Zebra succulents experience drought stress as a result of little or excessive watering, which causes the brown tips on their leaves. Zebra leaf tips turning brown as an indication of stress is also caused by hot temperatures, strong air currents, and intense sunshine.
Being smaller and more compact than most succulent species, zebra succulents (also known as zebra Haworthia, zebra cactus, and Haworthiopsis fasciata) may be more vulnerable to drought stress if planted in adverse conditions.
If the zebra plant’s lower leaves are also becoming brown and crispy, it means the soil is drying up too quickly for a variety of reasons or the plant is not receiving enough water.
For a variety of causes, zebra succulent leaf tips may experience drought stress:
- watering insufficiently.
- not watering enough frequently.
- Convection currents and wind currents indoors or air conditioning currents outdoors.
- The soil dries out too soon since the zebra succulent is close to a heat source.
- Due to the drought, potting soil has dried out and become hard, making it more difficult for water to get to the roots.
- too much heat.
- exposure to the sun’s rays.
Read on to find out why the tips of your zebra plant’s leaves are becoming brown and how to fix it.
Brown Tips due to Under Watering
Native to Southern Africa, zebra succulents thrive in hot settings with little rainfall and arid soils that do not hold much moisture in the roots.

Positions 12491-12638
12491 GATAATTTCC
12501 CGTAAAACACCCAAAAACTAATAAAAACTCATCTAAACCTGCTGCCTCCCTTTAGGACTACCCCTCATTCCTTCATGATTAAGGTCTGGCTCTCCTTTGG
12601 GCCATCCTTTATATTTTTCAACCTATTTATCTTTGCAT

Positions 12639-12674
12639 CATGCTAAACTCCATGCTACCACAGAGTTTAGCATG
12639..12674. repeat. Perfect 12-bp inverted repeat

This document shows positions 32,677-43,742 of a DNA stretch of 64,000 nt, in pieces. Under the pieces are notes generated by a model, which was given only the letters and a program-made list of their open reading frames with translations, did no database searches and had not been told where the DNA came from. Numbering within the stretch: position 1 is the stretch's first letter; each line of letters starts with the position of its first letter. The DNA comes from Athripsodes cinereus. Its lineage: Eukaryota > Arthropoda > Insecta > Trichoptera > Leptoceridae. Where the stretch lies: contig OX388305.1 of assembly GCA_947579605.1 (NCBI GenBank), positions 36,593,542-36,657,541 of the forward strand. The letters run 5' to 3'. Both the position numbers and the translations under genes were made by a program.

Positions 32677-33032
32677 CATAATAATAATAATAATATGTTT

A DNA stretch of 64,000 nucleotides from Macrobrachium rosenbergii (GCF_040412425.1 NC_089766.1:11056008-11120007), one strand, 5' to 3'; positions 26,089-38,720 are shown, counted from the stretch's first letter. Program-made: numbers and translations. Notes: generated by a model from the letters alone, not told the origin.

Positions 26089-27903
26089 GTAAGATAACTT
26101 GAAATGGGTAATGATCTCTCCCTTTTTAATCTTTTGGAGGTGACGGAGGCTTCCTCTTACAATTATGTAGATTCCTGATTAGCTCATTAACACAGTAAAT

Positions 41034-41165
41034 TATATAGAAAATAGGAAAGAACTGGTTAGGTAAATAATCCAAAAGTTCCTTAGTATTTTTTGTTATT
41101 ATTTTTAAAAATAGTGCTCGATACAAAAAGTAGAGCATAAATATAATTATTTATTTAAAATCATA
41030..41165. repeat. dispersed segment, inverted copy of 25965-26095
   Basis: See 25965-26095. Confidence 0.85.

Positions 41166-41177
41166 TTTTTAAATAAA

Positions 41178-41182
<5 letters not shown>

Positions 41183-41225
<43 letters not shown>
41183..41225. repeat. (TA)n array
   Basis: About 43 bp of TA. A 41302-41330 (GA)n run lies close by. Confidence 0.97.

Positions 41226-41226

However, when it does rain in their natural location, it usually comes as a strong downpour that greatly soaks the soil, allowing the roots to absorb the water they need and store it in their large leaves in order to withstand drought.
If you want to stop your zebra succulents from growing brown tips, mimic their natural environment by thoroughly wetting the soil and letting any extra water drip out of the drainage holes on the bottom of the pot.
So that the roots can absorb the necessary moisture, this ensures that the water has permeated the potting soil.
Only the top inch or two of the soil remains moist when you water too lightly, and the water does not get to the roots, causing the leaf tips to become brown.
Zebra plants should be watered after the potting soil has dried since this simulates the cycle of a deep soak in the soil followed by a dry spell.
If grown indoors in a pot, this often involves watering your zebra plant once every two weeks, though this can vary according on the local environment and conditions.
This guarantees the ideal moisture balance, meeting the zebra succulents’ water needs while preventing overwatering’s negative consequences, like root rot.
A regular watering schedule and thorough soak in water can make the plant seem healthy again by preventing the browning of the leaf tips.